Instead, we have here a thoughtful, articulate account of a great American
adventure: touring with the Dead.  I never did much of that, because (I
suppose) I didn't have the resources or the inclination when I was young
enough to get away with it.  I came for the music and discovered that I was
part of a culture, and then I put myself to work documenting it.

Tell us how you got on the bus.
  
inkwell.vue.355 : Peter Conners, Growing Up Dead
permalink #2 of 127: Peter Conners (peterconners) Tue 9 Jun 09 07:47
    
First of all, thanks for the kind words, David, and for having me here
on/in The Well.

The answer to your first question is addressed very thoroughly in the
book, so I'll give the thumbnail version here. Basically, I found the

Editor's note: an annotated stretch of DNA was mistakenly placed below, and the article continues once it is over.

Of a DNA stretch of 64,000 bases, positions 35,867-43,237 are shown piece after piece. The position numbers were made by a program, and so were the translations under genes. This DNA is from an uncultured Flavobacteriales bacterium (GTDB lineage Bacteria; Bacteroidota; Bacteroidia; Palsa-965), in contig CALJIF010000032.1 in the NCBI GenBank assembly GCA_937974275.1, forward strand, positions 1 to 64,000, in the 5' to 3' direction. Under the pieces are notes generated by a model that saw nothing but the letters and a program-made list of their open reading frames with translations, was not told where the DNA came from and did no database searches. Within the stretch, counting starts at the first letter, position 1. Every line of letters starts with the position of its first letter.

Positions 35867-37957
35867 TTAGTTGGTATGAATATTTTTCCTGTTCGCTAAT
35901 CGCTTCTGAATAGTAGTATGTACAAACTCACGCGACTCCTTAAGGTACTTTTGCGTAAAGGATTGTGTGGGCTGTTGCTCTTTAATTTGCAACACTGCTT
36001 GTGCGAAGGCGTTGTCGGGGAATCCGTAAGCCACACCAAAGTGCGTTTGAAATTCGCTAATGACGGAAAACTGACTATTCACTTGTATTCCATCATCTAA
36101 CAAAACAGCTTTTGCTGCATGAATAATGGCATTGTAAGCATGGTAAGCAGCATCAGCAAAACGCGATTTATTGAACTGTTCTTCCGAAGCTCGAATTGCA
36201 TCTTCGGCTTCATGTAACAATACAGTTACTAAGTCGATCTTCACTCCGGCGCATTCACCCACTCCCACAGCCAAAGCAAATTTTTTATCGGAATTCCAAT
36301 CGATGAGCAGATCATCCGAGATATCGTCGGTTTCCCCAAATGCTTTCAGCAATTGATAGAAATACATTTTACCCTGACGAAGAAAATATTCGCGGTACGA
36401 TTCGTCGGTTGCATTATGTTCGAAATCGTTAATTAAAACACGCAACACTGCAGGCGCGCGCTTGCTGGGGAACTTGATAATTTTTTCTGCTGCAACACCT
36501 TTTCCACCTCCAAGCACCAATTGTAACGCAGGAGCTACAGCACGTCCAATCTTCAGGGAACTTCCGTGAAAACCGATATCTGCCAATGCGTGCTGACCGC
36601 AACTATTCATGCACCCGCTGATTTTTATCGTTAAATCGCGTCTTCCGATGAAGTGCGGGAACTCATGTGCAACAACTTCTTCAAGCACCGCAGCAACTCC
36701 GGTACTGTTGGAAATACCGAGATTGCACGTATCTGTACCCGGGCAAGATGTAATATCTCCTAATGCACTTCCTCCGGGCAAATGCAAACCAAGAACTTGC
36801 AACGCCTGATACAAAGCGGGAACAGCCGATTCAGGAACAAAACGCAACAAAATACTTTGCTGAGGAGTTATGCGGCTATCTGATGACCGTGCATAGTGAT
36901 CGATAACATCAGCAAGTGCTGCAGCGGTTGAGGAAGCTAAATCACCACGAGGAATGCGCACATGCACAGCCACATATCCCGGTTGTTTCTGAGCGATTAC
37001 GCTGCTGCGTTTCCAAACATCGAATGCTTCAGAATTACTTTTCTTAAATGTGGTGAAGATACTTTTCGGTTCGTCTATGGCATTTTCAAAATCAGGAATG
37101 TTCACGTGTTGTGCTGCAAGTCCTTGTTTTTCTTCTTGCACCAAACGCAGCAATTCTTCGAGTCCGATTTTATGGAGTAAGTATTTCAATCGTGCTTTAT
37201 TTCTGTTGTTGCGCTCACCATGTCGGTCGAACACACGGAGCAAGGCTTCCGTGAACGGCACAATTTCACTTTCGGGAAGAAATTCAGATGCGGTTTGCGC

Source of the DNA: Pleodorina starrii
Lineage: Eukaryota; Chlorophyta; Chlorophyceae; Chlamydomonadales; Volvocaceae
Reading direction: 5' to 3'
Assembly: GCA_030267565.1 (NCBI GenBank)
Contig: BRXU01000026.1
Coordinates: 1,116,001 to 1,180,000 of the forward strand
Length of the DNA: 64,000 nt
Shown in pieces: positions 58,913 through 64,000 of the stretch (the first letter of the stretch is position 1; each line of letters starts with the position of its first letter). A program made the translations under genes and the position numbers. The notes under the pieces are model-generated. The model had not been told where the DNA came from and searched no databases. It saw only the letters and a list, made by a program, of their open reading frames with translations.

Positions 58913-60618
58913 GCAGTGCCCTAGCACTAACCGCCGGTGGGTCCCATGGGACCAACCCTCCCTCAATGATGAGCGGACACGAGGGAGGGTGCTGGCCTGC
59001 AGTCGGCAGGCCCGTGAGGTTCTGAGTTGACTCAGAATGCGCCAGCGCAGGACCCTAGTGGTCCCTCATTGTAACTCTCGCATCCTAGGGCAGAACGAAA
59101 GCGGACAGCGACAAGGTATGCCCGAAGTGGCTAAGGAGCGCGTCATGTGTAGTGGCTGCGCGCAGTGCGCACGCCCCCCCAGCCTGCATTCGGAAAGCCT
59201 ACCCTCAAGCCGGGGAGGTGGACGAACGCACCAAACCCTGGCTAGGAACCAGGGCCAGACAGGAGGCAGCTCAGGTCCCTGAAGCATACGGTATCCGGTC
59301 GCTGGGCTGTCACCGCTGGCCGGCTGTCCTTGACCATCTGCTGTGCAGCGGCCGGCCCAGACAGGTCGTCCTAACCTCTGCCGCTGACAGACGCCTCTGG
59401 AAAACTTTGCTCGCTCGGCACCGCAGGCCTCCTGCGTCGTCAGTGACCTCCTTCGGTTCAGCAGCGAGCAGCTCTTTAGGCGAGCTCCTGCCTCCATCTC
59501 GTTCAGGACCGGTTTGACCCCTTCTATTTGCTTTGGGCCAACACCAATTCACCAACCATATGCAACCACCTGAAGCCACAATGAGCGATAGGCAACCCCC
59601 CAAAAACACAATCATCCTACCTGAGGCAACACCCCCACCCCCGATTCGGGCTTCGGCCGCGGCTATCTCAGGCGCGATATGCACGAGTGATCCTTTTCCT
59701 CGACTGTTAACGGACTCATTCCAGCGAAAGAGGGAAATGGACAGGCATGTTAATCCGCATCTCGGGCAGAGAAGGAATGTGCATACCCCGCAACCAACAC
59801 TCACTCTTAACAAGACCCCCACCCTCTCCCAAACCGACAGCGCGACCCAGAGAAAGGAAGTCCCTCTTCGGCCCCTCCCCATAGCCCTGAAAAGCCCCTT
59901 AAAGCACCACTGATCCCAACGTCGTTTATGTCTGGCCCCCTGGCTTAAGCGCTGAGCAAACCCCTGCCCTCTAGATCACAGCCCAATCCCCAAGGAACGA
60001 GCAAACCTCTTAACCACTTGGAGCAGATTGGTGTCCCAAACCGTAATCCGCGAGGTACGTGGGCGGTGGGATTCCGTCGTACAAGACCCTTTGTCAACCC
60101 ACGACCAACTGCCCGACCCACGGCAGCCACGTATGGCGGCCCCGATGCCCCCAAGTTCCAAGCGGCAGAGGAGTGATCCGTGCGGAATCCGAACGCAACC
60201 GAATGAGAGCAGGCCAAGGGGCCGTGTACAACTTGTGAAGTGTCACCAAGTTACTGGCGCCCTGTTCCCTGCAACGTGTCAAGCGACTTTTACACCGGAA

Dead through friends who were listening to bootlegs and starting to
pass them around. I got ahold of one (Hershey Park 6/28/85) and then
another, then another... It was really the American Beauty version of
"Ripple" that convinced me that something different was going on here
though. I was getting more interested in poetry and language and the
combination of those Hunter lyrics combined with music that seemed
out-of-time - in that it didn't correspond to anything I had listened
to up till that point - really pulled me in. I remember calling the
friend who had given me the Hershey Park tape and saying, "Why didn't
you tell me about Ripple?!" Of course, he was just finding the band
too, so he didn't know about it yet either. After that, it was a fairly
short leap to attending my first show (Kingswood Music Theater
6/30/87) where, it seemed, the musical-poetic elements that had drawn
me to the music had taken life and were now walking around in front of
me. It was a potent brew & I wanted more...         
  
inkwell.vue.355 : Peter Conners, Growing Up Dead
permalink #3 of 127: David Gans (tnf) Tue 9 Jun 09 10:06
    

Please tell us why it is important that your first show was 6/30/87 as